Solskjaer's six successive wins defined by successful small tweaks with Ferguson-based style
 (Photo by Marc Atkins/Getty Images)

Solskjaer's six successive wins defined by successful small tweaks with Ferguson-based style

The Norwegian has focused on individual discussions with players to improve them while adopting a proactive, attacking style at Manchester United.

Harry Robinson

One Manchester United fan commented after Sunday’s game at Wembley that this was the day Ole Gunnar Solskjaer got the job.

He is still caretaker, and will be until the end of the season. Everything coming out of Old Trafford insists that no announcement will be made until then. And that’s sensible because Solskjaer does not yet deserve the job full-time. Despite that, the 1-0 win against Tottenham Hotspur may indeed be looked back on as the day he convinced his superiors, as well as supporters.

Solskjaer showed tactical nous

While Man United were reliant upon the immense quality of David de Gea in the second half, no one can deny the variety of qualities that Solskjaer’s side showed. His tactics in the first half were spot on, and different. The six consecutive wins that Solskjaer has masterminded have not purely been a product of confidence and happiness. Those two things have been by-products of a new identity for United that is so heavily based on a Ferguson-created culture.

From the off, United had a distinguishable identity. They played quickly and proactively, pressing high in small numbers while marking specific players, too. Jesse Lingard played centrally more often than Rashford or Martial purely to mark Harry Winks out of the game and prevent Tottenham’s centre-backs from playing out. The young duo of Rashford and Martial, who often weren’t played together under Mourinho, rarely tracked back. But the full-backs of Shaw and Young stayed deeper than they had done in games against lesser sides. These were the small tactical tweaks of a manager who is showing that his qualities stretch further than simply ‘getting it’.

The most important decision of Solskjaer’s was to urge his team to play balls over the top of Tottenham’s defence. Mauricio Pochettino’s side are insatiable in their pressing and when United failed to move the ball on quick enough, they inevitably conceded possession. Instead, Pogba, Matic and Herrera were all constantly searching for the clipped ball over the top where the movement of Rashford, Lingard and Martial was excellently incessant. United escaped the Spurs press, something that even the league’s leading sides have sometimes failed to do.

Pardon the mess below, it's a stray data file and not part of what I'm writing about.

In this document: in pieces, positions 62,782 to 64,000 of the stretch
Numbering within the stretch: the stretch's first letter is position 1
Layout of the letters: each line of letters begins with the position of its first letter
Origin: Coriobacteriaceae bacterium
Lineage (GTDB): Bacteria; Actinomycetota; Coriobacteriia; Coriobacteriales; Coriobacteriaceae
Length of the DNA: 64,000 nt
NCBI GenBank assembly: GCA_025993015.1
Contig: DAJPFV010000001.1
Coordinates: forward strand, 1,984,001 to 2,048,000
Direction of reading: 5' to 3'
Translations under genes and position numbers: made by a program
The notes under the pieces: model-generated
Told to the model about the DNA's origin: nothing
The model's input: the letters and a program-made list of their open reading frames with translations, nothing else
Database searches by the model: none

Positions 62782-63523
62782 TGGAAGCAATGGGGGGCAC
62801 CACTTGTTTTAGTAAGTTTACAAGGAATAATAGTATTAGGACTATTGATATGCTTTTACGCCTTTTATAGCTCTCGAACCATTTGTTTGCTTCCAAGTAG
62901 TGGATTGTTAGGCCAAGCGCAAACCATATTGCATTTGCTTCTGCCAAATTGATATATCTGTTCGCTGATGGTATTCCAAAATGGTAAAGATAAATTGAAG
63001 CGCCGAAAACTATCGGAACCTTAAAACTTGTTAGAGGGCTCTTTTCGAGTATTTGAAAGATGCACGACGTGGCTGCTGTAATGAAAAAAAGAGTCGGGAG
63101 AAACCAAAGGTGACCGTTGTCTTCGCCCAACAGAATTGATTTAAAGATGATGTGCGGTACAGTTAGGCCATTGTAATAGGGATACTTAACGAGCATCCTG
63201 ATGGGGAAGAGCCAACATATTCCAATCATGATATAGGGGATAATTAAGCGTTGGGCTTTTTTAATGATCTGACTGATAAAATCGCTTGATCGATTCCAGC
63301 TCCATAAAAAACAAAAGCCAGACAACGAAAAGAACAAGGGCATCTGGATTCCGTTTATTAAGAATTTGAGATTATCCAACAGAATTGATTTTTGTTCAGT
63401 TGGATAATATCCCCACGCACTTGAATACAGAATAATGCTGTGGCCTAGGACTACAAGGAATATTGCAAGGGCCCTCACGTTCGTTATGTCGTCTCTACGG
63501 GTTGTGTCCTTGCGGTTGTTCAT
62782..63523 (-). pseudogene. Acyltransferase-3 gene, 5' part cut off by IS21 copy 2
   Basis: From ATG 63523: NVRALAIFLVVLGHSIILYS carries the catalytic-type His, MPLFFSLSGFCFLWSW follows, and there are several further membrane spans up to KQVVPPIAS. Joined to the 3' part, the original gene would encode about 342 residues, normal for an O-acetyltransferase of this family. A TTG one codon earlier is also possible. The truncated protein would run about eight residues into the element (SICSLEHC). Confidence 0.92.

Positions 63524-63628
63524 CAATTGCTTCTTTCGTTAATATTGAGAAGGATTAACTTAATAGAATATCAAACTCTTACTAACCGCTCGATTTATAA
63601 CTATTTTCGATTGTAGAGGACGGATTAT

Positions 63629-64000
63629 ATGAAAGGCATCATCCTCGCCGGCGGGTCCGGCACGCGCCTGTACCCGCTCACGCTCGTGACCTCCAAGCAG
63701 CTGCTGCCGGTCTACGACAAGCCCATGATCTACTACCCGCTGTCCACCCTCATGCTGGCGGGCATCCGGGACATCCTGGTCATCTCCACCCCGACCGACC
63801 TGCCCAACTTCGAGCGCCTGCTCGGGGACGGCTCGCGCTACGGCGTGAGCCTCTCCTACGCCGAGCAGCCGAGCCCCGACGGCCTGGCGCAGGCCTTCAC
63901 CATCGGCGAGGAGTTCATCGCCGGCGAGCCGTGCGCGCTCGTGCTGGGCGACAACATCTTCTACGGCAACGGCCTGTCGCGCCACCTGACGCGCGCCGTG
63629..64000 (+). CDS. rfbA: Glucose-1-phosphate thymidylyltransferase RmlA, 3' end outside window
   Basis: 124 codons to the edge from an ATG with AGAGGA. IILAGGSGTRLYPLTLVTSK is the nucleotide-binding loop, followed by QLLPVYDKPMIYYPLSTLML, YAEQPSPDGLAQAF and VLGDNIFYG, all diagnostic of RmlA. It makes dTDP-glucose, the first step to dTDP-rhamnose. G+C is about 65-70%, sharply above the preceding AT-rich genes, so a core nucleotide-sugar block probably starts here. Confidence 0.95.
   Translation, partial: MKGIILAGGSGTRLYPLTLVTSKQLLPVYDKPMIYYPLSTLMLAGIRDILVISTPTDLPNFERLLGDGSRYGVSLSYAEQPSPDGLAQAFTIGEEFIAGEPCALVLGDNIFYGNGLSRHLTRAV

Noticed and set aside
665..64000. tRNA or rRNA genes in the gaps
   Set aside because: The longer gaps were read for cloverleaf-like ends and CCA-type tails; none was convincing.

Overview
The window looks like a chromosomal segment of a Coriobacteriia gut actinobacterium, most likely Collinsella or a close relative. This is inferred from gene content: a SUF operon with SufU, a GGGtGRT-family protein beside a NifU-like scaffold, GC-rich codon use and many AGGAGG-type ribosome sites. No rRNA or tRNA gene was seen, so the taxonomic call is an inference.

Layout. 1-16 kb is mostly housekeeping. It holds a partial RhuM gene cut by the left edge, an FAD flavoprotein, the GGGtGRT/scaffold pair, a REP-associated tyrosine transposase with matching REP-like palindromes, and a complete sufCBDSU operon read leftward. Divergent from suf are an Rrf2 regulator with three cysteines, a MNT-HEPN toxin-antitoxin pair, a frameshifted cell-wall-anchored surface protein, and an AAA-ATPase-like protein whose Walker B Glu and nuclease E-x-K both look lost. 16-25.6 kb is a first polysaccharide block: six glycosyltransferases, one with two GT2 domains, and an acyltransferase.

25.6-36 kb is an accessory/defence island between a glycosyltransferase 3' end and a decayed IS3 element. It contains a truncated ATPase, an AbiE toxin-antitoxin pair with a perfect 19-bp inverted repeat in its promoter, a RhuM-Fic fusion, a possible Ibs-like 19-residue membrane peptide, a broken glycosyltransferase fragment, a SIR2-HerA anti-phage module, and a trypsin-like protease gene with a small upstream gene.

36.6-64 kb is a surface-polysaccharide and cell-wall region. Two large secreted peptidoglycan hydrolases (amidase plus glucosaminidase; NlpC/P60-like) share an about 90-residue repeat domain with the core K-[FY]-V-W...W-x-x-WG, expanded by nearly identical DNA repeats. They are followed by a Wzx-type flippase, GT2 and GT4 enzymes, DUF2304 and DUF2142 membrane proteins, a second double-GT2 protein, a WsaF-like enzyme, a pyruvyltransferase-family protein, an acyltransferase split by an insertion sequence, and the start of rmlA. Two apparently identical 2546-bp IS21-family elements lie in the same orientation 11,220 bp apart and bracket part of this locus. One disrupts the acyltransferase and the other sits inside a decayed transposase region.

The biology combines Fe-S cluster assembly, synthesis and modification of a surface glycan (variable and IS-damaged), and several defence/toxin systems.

For the first time in five years, United’s team adds up to the sum of its part. They are excellent and frightening in attack, but vulnerable in defence. That vulnerability prevented Mourinho from truly unleashing these players, but Solskjaer does not care.

Small tweaks defining Solskjaer success

Everything about his success thus far has been about little tweaks rather than revolutionary changes. Solskjaer has a desire to communicate individually with his players on certain issues. Rashford has worked on composure, and showed the benefits with his 44th-minute goal, while Pogba revealed after the 1-0 win that “the manager told me to get in the box and get goals. My best example is Frank Lampard, he’s the one who makes those runs.”

The mood at this club hasn’t been better since a May day in 2013 when Ferguson lifted his 13th and final title. So much of Solskjaer’s impact has stemmed from his experience under Ferguson. United’s players all donned club suits at Wembley. Ferguson would have it no other way. That’s his style and ideal, an inescapable one. He prefers Sky’s programmes to Match of the Day because the pundits wear ties. Now that culture is continued with Solskjaer.

This change in fortunes may not be permanent. But in a very short space of time, helped by a kind fixture list, Solskjaer has brought confidence, energy and unity to United. He has used his experience under Ferguson and of his management career so far. It’s all been about small tweaks making a big difference. And with that, players, fans, coaches and the board are all on the same path, one towards success rather than abject failure and underperformance.